'Inspirational' Wigan woman meets hero Alexandra Burke on national TV
A dream has come true for an inspirational Wigan dance teacher who runs inclusive classes for people of all abilities.
Jen Blackwell, founder of the charity DanceSyndrome - which operates classes in Hindley - was surprised by The National Lottery last week on their Saturday night primetime slot as a thank-you for the difference she has made to hundreds of lives.
Jen, who has Down’s Syndrome, appeared on the 90-second ad-break slot in a bid to give the dance charity founder national recognition for her work.
She has gone from strength to strength since launching DanceSyndrome in 2009.
Four years later, the charity - which focuses on training people with learning disabilities across Greater Manchester and Lancashire to become dance leaders, gained official charitable status.
The successful dance leaders hold classes at community venues across the region, including at the Rose Club on Atherton Road.
For Jen’s Big Surprise, The National Lottery arranged for her to meet her heroine, the singer Alexandra Burke, at the world-famous Pineapple Dance Studios in London and perform her own specially choreographed dance to the singer’s hit record, Hallelujah! The National Lottery filmed the heart-warming results.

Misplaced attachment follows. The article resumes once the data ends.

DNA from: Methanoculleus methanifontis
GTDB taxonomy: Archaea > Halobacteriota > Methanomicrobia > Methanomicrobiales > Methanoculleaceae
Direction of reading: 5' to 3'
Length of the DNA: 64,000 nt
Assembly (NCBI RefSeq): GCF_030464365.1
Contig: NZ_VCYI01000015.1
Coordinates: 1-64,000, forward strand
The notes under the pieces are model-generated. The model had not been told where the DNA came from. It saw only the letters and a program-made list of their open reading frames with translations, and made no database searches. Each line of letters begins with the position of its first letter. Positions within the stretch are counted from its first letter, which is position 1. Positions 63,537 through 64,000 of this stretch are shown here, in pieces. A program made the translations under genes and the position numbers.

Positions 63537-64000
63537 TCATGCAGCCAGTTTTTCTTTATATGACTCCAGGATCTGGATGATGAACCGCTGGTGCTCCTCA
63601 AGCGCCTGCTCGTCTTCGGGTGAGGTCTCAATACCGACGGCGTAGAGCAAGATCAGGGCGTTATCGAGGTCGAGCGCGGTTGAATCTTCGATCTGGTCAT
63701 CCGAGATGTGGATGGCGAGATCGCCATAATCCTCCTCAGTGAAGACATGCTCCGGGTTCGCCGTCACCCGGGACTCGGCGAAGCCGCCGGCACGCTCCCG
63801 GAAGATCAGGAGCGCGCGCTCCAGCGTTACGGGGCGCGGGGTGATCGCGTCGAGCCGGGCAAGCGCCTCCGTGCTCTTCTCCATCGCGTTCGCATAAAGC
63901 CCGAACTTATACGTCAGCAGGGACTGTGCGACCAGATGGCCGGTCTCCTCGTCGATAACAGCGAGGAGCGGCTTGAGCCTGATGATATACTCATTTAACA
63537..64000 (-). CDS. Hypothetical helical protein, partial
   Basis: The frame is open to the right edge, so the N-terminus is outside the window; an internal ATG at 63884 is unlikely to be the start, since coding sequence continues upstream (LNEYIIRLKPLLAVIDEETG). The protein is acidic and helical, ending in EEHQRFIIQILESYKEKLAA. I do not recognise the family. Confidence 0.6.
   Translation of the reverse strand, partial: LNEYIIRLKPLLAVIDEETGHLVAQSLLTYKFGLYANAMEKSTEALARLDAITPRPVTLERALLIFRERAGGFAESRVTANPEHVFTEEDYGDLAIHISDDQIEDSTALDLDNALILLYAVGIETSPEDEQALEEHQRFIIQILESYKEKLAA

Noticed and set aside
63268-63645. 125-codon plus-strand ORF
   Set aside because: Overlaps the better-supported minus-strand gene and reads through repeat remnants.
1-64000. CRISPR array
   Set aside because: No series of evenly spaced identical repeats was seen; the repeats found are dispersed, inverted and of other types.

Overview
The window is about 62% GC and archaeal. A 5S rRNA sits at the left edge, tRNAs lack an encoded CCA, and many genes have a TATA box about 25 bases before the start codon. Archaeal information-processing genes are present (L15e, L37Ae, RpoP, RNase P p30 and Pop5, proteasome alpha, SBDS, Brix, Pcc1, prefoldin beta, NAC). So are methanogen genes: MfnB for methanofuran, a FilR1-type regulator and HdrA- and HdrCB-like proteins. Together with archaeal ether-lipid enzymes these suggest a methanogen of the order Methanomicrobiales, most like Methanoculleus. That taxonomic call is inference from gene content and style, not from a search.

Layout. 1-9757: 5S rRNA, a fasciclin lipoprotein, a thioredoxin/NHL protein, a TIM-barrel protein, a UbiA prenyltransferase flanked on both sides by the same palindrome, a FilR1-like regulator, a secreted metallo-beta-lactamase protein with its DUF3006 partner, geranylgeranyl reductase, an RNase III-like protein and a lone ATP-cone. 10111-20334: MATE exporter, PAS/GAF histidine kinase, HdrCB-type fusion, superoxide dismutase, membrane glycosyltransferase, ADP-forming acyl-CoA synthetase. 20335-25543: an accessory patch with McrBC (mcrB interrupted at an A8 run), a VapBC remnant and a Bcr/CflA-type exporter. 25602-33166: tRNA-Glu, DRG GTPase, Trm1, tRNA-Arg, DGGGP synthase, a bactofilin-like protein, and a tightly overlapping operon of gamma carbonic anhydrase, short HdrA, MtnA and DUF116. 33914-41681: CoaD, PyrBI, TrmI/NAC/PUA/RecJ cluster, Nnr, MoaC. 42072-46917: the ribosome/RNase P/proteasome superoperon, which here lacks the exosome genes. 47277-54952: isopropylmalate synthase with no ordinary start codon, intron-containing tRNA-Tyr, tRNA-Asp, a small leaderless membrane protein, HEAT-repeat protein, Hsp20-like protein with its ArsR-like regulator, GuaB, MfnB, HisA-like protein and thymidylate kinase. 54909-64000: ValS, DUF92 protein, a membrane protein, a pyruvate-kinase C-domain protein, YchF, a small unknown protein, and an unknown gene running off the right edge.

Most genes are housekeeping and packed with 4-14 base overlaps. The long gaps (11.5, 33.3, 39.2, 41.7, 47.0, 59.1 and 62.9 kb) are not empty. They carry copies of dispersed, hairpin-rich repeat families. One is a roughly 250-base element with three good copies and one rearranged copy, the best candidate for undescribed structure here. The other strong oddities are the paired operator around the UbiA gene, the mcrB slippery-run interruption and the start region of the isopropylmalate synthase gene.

Jen said: “I just can’t put into words how I felt. It was just amazing, I was totally lost for words. It was most definitely big hugs all around.
“I love Alexandra and have always admired her. She is such a fantastic inspiration. It was incredible to be able to perform for her at Pineapple Dance Studios – something which was totally beyond my wildest dreams.
“I cannot thank The National Lottery enough, it has literally been a once-in-a-lifetime experience for me and something I will never, ever forget.”
In 2017 DanceSyndrome was awarded £160,000 of National Lottery funding to help them expand their Everybody Dance programme. It engages people with learning disabilities in dance workshops that aim to improve self-esteem, health and social skills whilst reducing isolation.
Participants help design and develop the sessions, can gain leadership qualifications and jointly run their own workshops.
Outreach taster sessions and performances will inspire people with or without disabilities and change perceptions of disability.
Research with participants in DanceSyndrome workshops shows they report many improvements in their lives after a workshop, including feeling physically fitter, having improved mental health, feeling they have a better social life and simply feeling happier. They are also inspired to see someone with a disability succeeding in a life of their choosing.